Emily Setty, University of Surrey and Jonny Hunt, University of Bedfordshire

Young men are more likely than older men to think that feminism has done more harm than good, according to a new survey, suggesting a backward step in attitudes to gender equality. Young women aged 16-29 are also slightly more likely than women aged 30-59 to say that feminism has done more harm than good.

The survey, conducted by King’s College London and Ipsos, also found a growing divergence in attitudes towards feminism, masculinity and gender equality between young men and young women.

On the surface, the findings chime with our experiences of conducting research directly with young people on these topics and delivering relationships and sex education in schools. But in both our work and the survey data, the reality is more nuanced than these headline findings suggest.

Most of the survey sample — including the younger age groups — do not sit at the more divided extremes of the response options. While 16% of men aged 16-29 thought feminism had done more harm than good, more than double this proportion, 36%, thought it had done more good than harm.

Who’s a feminist?

In our recent experience of working in schools delivering and evaluating an educational session designed to address harmful sexual behaviour in schools, we asked the young people how many would identify themselves as a feminist. In response, there were often just two or three hands raised, often accompanied by an odd snide comment from one of the boys.

Both boys and girls seem disinclined to endorse feminism, with this perhaps counter-intuitive tendency among young women having been seen for some time.

But when we probe a little deeper and ask if they believe in equality between genders or what they understand by feminism, a different picture emerges.

The young people we work with often have a firm understanding of the inequality that exists between men and women. They typically endorse the idea that people should not be restricted or disadvantaged by their gender, but that possible disadvantage as a result of gender is nuanced and flows in both directions: both boys and girls are affected by gender stereotypes and pressures.

The girls in the room are quick to point out the double standards which, they feel, means they are judged more harshly and experience more social shaming connected to their bodies and sexual behaviour than boys. They talk about the effect of gender inequality on their ability to make free choices and to feel safe in their day-to-day lives. Unwanted attention, sexual harassment and feeling unsafe are still a rite of passage for teenage girls.

The boys, meanwhile, with the demands of masculinity thrust upon them, rarely consider themselves powerful or privileged. They are often insecure in their bodies, embarrassed and out of their depth – especially in their intimate and sexual relationships where they are expected to take control.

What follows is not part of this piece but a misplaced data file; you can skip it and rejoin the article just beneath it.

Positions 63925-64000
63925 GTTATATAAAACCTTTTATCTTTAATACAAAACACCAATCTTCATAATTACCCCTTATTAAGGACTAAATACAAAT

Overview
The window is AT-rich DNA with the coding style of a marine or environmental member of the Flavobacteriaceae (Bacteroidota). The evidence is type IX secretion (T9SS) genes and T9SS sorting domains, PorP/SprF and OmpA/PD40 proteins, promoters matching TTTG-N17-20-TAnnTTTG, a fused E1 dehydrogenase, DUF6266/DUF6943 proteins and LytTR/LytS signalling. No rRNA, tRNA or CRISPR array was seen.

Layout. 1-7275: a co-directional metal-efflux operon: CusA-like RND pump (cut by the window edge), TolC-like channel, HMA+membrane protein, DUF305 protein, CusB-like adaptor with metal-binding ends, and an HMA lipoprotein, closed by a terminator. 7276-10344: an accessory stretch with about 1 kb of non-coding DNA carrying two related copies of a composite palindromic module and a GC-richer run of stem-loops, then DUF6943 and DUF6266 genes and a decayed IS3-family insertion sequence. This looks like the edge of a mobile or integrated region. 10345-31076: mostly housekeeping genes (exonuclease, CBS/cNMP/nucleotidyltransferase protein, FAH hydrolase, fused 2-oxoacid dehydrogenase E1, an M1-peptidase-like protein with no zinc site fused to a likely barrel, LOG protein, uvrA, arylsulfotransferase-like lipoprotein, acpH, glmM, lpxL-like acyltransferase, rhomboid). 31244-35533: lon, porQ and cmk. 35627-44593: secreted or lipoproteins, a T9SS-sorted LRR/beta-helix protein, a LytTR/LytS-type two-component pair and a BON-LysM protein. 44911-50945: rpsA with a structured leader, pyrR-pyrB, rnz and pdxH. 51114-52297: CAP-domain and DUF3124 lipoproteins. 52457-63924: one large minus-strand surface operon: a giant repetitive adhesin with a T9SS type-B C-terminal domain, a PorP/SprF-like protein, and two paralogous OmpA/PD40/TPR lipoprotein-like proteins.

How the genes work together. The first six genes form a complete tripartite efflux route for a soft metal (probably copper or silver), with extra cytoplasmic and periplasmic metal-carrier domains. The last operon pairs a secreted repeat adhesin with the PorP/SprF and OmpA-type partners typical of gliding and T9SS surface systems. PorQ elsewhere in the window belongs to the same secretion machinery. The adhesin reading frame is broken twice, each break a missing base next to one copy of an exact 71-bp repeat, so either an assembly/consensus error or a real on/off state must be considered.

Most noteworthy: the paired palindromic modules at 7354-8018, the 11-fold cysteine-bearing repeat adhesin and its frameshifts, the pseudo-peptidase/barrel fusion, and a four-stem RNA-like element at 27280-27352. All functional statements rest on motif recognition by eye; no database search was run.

We have found that young people have a straightforward desire for authentic and healthy relationships be that with their same- or opposite-sex peers. They find it difficult to translate these aspirations into reality, however, as they navigate existing social and cultural expectations and pressures surrounding gender and relationships.

Boys and young men, in particular, are pulled between ideas of traditional masculinity and demands to be emotionally self-aware and sensitive.

The role of adults

When thinking about young people’s attitudes to feminism, we need to acknowledge that it is older generations who write the social scripts for boys and girls. It is older generations who frame sex, still, as something boys do to girls – as one of us found when interviewing teachers about how they educate boys about consent.

And it is older adults – such as the 37-year-old social media influencer Andrew Tate – who preach that feminism has gone too far. Media coverage of the King’s College and Ipsos Mori survey has emphasised the finding that one in five young men we surveyed approved of him. But this means that only a minority of boys and young men who said they had heard of Tate had a positive view of him.

More than half of the young men said they found Tate’s views offensive. This finding reflects what we are encountering in our research work: a dwindling interest in Tate among young people.

In our experience, most young people are open-minded, inclusive and tolerant. They are critical thinkers when allowed to think for themselves rather than being fed easy answers by the adults around them or, as seemed to be the case in this survey, asked to select between options framed as competing interests between men and women.

Our research underscores the need for a youth-centric approach to tackling issues relating to gender and relationships with young people that does not tell them what to think, but more how to think in ways that respond to their concerns. The adults in young people’s lives – parents, teachers and others – should think about, and talk to them about, why influencers like Tate gain traction.

Young people need support, based on open and constructive dialogue, to navigate gender and relationships in an ethical, mutual and positive, rather than risk-averse and divisive, way.

Emily Setty, Senior Lecturer in Criminology, University of Surrey and Jonny Hunt, Senior Lecturer in Applied Social Science, University of Bedfordshire

This article is republished from The Conversation under a Creative Commons license. Read the original article.

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